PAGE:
Posted 22 January 2017 by Adz Carter
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One of Newcastle’s most eagerly awaited releases, Cornstalk’s debut album ‘Pennies Fall’ had it’s official launch last night at The Cambridge Hotel, with Cornstalk headlining one hell of a triple bill that included Kenny Jewell, and The Ride Ons.

Since performing professionally since the age of 10, singer and guitarist Kenny Jewell is now well and truly something of an institution in the Newcastle music scene. After many years playing bass for many gigs with The Screaming Jets and Nat Col and The Kings (led by fellow guitar prodigy Nathan Cavaliri), Jewell has now shifted his focus back to guitar, and towards solo performances. Within a few notes, it seemed that this was a natural fit, and that Jewell was the perfect choice to kick off proceedings in a big way. After a bluesy stompy instrumental intro, Jewell took to the mic like a man possessed by Satan himself with some gravelly vocals that would make Tom Waites jealous. Jewell made the 1975 Bad Company classic ‘Feel Like Making Love’ sound like a blues standard, and put a John Lee Hooker type of treatment on The Doors classic ‘Love Me Two Times’, giving it a big kick in the guts, making it sound grittier than Doors guitarist Robby Krieger ever did. Right throughout the sweet sounding set, Kenny Jewell pulled out countless killer blues riffs, utilising his instrument like he was brandishing a weapon (especially with the use of slide guitar on the pre Stevie Nicks era Fleetwood Mac song ‘My Baby’s Good To Me’) setting a great tone, and standard, for the rest of the night.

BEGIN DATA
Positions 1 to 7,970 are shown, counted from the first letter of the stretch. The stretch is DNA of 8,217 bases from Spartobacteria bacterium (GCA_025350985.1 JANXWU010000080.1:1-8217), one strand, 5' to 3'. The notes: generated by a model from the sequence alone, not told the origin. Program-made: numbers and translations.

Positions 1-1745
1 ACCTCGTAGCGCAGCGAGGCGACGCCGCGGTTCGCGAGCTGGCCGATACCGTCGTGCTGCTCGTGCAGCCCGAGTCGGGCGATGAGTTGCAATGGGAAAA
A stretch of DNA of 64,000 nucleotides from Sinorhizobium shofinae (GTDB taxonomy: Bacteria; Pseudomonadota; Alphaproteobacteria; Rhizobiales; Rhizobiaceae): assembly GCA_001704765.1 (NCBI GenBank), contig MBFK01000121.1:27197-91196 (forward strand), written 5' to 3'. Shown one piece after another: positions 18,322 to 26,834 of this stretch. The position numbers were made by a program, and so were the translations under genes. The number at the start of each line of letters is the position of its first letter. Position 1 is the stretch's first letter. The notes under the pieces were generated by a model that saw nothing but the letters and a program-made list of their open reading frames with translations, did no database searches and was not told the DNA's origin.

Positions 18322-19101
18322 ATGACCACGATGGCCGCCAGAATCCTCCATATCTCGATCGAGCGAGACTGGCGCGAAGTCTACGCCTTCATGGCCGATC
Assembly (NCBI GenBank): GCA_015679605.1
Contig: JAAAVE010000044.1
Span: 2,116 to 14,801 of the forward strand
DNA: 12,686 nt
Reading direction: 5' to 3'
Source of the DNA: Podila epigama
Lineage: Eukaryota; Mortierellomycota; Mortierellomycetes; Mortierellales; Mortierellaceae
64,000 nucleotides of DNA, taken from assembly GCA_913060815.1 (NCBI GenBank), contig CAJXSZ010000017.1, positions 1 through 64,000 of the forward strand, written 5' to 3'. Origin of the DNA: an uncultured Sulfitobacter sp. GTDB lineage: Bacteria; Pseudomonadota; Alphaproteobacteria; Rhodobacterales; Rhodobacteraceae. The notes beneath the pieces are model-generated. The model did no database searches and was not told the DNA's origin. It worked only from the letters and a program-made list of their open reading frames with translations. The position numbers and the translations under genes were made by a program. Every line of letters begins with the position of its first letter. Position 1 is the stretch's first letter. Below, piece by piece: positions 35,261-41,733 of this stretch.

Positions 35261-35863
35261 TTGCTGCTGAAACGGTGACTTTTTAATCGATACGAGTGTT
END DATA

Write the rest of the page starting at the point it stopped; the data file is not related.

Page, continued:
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After hearing a big buzz around The Ride Ons for a while now, I was looking forward to seeing them, but didn’t know exactly what to expect. Sometimes I’m skeptical of bands without a bass player, but even from the first song, this trio had such a catchy swing and such an infectious familiar sound, that being bass-less was something that could be overlooked. There was an Eagles meets AC/DC feel to all of it, with some damn fine drumming, great guitar work from both guitarists, and perfect rock n’ roll style vocals from all three members. The rapid fire tunes were played with such gusto it was very hard not to get caught up in it, but a few songs in, the band really hit their stride, with some even ballsier beats and riffs. It seems they took the advice of their following song ‘Man Up’, which was a distinct standout from this set. From this point on, The Ride Ons seemed determined to keep upping the ante and the tempo, and as the lead singer sung a song giving the instruction to  “Go where the money is”, this band were starting to seem pretty money themselves. To start with, there were enough toe tappin’, head noddin’ melodies to keep the momentum going in fine fashion, and keep the crowd well and truly warmed up. But by the end of the set, there was a lot more of a fast pace in proceedings, as the blistering set didn’t just warm the crowd up, it left them in a hot sweaty mess.